To help make sure critical workers can continue to access the childcare they need to enable them to work, even if their circumstances have changed during the Pandemic, the Government have made some temporary changes.

Find out about temporary changes that may affect you if you are applying for, or already getting, Tax-Free Childcare or 30 hours free childcare here: https://www.gov.uk/guidance/check-if-you-can-get-tax-free-childcare-and-30-hours-free-childcare-during-coronavirus-covid-19?utm_source=5cea66ef-bdea-4149-af68-be0015ce3b32&utm_medium=email&utm_campaign=govuk-notifications&utm_content=immediate

The changes may affect you if you, or someone you live with, are:

  • on furlough
  • not able to work or you are working less
  • self-employed
  • a critical worker

If you are on furlough:

If your employer has no work for you they might be able to keep you on the payroll and put you on temporary leave instead. This is known as being put ‘on furlough’ and you are paid 80% of wages through the Coronavirus Job Retention Scheme.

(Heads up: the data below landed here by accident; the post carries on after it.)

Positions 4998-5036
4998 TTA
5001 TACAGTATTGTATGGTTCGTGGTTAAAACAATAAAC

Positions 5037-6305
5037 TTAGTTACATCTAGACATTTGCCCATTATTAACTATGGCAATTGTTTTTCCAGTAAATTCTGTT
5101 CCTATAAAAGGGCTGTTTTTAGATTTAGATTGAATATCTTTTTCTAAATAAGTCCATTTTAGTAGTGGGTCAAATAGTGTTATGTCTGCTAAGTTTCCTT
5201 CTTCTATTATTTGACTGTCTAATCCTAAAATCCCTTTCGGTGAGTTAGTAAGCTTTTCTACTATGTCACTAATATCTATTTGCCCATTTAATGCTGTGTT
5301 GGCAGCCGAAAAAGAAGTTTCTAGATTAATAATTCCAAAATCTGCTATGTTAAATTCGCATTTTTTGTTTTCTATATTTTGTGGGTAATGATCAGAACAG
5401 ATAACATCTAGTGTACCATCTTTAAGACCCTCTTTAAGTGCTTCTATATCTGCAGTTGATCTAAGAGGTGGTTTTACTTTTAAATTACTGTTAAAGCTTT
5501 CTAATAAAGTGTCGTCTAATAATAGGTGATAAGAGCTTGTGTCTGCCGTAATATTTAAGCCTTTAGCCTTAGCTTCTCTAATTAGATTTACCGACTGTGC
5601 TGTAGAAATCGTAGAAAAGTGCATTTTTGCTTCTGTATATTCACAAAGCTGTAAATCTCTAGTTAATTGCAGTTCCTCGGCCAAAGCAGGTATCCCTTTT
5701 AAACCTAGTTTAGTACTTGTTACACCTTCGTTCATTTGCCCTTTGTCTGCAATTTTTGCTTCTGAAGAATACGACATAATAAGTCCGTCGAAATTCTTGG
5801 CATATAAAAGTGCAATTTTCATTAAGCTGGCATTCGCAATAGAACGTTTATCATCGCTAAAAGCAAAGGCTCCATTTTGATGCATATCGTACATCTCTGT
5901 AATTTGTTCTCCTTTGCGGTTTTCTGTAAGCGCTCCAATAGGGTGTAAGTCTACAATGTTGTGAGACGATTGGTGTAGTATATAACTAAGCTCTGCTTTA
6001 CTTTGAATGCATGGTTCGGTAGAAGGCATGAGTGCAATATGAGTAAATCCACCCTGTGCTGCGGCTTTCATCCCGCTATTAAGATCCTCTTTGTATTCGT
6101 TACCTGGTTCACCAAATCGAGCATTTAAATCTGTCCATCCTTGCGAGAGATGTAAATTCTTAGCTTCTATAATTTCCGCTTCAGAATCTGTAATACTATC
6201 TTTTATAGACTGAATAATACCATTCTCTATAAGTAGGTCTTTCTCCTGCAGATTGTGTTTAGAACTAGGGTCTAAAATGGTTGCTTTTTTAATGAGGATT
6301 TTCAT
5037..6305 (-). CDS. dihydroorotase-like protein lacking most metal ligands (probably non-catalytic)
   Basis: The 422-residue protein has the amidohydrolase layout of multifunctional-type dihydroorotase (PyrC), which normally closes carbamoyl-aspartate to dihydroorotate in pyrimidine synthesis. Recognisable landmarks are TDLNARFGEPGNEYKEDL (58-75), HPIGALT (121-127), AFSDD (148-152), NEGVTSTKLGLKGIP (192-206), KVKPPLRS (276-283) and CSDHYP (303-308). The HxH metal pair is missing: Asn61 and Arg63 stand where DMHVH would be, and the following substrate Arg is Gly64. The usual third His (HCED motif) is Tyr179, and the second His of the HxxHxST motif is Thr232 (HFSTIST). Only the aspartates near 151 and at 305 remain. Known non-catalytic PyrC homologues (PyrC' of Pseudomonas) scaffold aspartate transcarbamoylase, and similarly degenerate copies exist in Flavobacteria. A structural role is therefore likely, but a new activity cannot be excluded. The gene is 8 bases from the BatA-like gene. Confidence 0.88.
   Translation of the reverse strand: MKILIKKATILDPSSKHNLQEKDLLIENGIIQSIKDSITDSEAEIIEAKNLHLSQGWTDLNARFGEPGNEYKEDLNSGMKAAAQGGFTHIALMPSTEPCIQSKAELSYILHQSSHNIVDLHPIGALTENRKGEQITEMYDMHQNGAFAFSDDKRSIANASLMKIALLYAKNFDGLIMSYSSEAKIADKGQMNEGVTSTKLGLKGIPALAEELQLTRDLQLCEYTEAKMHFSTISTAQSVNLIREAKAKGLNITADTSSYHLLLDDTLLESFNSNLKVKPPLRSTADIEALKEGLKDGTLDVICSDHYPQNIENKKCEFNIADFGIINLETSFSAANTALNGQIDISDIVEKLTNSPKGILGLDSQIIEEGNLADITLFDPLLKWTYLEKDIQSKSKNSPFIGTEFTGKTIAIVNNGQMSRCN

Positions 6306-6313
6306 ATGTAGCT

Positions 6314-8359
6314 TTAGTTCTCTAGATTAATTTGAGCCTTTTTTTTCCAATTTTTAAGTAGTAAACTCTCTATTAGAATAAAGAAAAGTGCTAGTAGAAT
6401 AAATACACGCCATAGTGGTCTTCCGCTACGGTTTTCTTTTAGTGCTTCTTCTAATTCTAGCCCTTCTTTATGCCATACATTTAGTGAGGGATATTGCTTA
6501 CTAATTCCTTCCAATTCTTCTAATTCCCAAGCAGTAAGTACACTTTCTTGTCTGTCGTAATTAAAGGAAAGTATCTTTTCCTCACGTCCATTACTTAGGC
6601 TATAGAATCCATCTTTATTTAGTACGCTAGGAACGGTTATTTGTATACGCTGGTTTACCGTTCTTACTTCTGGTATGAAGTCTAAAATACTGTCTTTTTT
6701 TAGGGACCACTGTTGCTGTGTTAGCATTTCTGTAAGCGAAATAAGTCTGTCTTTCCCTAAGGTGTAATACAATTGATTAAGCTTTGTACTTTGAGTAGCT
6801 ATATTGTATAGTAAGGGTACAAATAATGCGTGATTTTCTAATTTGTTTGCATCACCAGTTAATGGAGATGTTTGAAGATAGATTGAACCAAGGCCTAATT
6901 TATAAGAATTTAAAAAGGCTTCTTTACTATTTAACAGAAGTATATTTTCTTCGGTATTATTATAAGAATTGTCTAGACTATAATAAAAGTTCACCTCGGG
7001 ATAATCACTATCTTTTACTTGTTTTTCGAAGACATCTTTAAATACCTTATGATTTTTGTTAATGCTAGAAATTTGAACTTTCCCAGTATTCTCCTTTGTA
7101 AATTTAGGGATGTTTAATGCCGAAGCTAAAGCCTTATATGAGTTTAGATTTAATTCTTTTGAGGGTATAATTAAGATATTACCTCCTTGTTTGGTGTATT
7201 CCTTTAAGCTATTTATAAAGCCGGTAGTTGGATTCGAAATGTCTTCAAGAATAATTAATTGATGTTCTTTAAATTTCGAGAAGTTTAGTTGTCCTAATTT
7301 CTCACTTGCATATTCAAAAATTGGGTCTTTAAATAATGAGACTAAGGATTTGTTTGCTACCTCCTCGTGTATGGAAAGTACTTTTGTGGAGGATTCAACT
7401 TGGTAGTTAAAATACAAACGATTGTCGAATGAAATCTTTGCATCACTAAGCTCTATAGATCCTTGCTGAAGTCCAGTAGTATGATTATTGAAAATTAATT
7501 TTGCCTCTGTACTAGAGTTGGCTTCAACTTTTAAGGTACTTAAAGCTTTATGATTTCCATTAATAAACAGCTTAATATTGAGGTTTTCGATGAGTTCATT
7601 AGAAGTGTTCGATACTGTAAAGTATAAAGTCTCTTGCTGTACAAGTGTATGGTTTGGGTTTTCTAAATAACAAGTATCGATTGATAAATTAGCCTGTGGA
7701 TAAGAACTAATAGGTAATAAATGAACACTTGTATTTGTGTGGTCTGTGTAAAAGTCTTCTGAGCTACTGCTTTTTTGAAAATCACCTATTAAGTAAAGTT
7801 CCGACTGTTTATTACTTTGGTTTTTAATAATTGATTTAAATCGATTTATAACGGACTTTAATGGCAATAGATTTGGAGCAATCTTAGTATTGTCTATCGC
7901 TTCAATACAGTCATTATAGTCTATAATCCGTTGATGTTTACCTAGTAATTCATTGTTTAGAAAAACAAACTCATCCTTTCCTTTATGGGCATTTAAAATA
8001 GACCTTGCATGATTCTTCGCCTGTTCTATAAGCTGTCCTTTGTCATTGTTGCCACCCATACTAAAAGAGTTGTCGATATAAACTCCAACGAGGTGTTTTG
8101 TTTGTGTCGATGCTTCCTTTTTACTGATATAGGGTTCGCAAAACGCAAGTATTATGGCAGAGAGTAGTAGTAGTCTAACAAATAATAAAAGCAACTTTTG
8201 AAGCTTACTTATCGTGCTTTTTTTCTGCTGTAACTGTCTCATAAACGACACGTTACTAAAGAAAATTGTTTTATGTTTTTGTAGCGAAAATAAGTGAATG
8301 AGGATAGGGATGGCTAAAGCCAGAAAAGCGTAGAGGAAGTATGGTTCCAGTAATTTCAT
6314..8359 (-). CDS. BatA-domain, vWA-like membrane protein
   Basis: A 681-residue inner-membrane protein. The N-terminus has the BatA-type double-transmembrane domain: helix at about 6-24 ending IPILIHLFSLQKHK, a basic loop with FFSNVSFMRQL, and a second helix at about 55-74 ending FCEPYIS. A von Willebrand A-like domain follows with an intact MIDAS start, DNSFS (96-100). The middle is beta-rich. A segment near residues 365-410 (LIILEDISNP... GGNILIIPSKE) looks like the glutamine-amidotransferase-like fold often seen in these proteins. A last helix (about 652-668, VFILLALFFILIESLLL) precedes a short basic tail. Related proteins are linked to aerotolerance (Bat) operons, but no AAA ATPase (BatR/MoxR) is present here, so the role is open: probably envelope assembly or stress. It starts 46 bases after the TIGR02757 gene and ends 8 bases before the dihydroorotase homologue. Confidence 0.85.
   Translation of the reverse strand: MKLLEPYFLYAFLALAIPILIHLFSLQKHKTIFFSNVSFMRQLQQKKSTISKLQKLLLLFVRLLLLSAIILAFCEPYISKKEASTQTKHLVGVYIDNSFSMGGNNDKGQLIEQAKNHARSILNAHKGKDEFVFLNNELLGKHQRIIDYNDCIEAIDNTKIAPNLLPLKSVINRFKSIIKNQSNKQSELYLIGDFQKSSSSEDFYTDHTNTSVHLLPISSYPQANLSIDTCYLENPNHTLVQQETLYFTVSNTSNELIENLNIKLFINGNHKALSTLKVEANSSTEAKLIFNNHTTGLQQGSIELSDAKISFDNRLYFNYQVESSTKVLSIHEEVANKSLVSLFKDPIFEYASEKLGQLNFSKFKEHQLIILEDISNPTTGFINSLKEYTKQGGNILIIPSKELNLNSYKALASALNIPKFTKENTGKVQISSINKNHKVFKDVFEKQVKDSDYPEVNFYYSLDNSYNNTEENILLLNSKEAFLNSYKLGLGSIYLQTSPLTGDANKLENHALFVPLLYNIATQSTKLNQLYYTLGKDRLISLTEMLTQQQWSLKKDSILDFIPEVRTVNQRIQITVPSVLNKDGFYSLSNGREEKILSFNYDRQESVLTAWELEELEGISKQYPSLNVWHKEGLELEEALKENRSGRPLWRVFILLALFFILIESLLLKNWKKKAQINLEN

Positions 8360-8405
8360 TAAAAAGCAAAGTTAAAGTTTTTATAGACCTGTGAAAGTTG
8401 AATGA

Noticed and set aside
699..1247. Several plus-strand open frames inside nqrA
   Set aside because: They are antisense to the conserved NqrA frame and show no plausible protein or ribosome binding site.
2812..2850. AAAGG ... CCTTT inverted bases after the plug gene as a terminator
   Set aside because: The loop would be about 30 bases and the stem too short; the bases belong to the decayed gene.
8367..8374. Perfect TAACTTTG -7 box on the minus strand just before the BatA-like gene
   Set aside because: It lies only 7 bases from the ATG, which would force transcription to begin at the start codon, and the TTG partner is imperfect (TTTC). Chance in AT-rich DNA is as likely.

You should apply, or reconfirm if you already have a childcare account, if your wage, and your partner’s wage if you have one, is:

  • at least the National Minimum Wage for 16 hours a week
  • below the normal minimum income requirement, but you would normally expect to meet the income requirement

If you are not able to work or you are working less

You should apply or reconfirm if you already have a childcare account if you are:

  • getting sick pay or statutory sick pay (SSP) – time spent on sick pay or SSP will count as working and meeting the minimum income requirement
  • taking unpaid leave to care for others, such as your children – if you expect your income to meet the minimum income requirement (at least the National Minimum Wage for 16 hours a week) after coronavirus
  • living with someone who has coronavirus – you must stay at home – if you expect your income to meet the minimum income agreement (at least the National Minimum Wage for 16 hours a week) after coronavirus